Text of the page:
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Information about the speed limit in force

Setting the appropriate speed limit is of course the first step. The second step is to assure that the driver always and everywhere knows what the speed limit in force is. The conventional way is the use of roadside signing and road markings. In-vehicle systems to inform drivers about the speed limit in force are likely to be introduced progressively.

Signing and marking

Whereas almost all drivers know what the general speed limits in their country are, there is still often uncertainty about the speed limit in force when driving at a particular road [54][56]. There are several supplementary ways to reduce the uncertainty:

 

Roadside signing

The conventional way to inform road users about the speed limit at a particular road or road section is roadside signing. The Vienna Convention provides guidelines for roadside signing in general, for example regarding uniformity, consistency, simplicity and legibility. With regard to speed limit signs it is important that they are placed on a regular basis; for example, a sign is usually needed after a junction. As with all other road side signs, speed limit signs need to be placed such that they are very visible. They also need to be maintained adequately. Signs may fade in sunshine or become illegible by dirt or overgrown trees.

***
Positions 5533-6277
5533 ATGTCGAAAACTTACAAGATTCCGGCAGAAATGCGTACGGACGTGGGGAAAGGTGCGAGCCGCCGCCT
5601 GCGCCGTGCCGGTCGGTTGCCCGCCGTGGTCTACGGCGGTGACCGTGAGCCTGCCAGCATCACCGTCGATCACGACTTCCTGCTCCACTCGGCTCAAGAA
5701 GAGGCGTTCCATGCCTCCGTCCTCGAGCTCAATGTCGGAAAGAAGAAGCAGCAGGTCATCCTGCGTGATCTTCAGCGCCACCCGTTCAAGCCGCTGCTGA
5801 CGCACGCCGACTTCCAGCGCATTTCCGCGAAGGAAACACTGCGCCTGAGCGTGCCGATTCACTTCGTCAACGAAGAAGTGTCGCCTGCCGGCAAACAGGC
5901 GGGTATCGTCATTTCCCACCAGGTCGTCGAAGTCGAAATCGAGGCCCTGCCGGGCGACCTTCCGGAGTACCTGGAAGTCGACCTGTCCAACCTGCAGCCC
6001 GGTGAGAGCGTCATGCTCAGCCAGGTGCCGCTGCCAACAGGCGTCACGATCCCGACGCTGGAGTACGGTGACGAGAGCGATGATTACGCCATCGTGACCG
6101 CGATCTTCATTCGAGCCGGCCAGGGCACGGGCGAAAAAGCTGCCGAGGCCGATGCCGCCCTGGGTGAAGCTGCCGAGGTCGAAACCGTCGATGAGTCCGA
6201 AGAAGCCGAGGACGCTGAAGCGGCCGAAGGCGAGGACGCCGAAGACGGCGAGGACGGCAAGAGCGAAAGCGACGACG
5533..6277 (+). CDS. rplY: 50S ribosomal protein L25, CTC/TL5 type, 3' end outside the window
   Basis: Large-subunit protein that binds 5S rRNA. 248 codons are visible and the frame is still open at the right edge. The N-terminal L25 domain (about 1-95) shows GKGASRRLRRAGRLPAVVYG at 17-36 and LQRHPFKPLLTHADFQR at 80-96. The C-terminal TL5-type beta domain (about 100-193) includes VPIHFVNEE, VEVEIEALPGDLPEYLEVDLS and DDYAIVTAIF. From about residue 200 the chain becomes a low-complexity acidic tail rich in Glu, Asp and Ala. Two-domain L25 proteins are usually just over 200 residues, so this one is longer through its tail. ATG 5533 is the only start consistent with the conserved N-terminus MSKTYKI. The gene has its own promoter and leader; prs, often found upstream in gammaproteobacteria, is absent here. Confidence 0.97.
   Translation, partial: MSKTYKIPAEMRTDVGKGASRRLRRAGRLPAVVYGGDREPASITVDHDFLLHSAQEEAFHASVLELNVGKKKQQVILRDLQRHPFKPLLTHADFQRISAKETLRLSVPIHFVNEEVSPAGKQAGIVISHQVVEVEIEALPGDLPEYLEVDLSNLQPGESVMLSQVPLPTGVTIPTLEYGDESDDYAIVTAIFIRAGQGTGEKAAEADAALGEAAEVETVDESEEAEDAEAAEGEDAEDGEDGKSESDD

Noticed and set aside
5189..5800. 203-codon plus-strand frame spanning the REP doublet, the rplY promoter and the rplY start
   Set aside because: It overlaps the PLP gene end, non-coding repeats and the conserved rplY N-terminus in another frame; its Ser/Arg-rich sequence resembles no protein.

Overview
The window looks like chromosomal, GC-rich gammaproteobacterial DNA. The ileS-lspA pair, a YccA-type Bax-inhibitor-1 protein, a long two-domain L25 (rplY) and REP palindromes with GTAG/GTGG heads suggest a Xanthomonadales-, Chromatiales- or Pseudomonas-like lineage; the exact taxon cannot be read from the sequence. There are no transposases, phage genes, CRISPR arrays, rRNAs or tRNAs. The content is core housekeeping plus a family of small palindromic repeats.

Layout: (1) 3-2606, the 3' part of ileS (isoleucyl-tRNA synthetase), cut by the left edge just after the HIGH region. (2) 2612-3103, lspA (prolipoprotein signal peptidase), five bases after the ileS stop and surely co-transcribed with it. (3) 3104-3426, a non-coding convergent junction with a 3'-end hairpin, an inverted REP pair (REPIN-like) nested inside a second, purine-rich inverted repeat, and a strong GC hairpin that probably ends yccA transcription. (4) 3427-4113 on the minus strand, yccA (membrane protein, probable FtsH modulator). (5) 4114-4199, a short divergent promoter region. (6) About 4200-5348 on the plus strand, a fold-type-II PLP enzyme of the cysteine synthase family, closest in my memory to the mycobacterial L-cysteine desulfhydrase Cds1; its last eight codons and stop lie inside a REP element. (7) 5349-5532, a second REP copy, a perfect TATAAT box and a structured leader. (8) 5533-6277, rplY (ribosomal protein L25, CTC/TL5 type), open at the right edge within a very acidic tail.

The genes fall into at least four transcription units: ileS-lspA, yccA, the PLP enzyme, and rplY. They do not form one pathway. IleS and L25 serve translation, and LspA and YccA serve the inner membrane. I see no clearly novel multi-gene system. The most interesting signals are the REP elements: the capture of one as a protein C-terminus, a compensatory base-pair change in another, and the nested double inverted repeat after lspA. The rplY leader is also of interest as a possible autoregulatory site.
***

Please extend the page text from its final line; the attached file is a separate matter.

Road markings

To support the road side signs, a speed limit sign can also be painted on the pavement, for example at speed limit transitions. Furthermore, the speed limit regime at a particular road type can be supported by differential, but consistent longitudinal lines (line present/absent, broken/solid, different colours). The meaning of the differential lines with regard to the required speed must be clearly communicated to the road users. The 'automatic' effect of longitudinal marking on speed behaviour has been found to be very small [15].

 

Small repeater signs as reminder

In addition to the regular speed signs, small repeater signs can help to remind the drivers of the speed limit in force. For example, in the Netherlands these small repeater signs are used at motorways that have a limit of 100 km/h instead of the general 120 km/h. These signs (with a diameter of 150 mm) are placed every 100m integrated in the hectometre posts (see photograph). In Britain, small repeater signs are required at regular intervals, where roads have speed limits which are not the commonest for that road type.

 

A hectometre post with speed limit reminder at motorways in the Netherlands

In-vehicle information systems

The development of in-vehicle systems to inform drivers about the speed limit in force continues rapidly. This type of in-vehicle information systems make use of detailed digital maps that are linked to a speed limit database. These systems enable the driver to get information on the speed limit in force, wherever he of she is. The EU-funded project SpeedAlert has been working on the definitions, classifications and standardisation requirements for a European application of a speed limit information and warning system (see www.ertico.com). The SafeMap project (in the framework of the French-German DEUFRAKO-programme) works on a feasibility study and a field trial with a system to inform drivers of a safe speed at a particular location. This safe speed is not necessarily the same as the speed limit. It takes account of accident numbers and/or more generic methods to assess road hazards [70].

In-vehicle information systems are actually a type of Intelligent Speed Adaptation.

 

   
 
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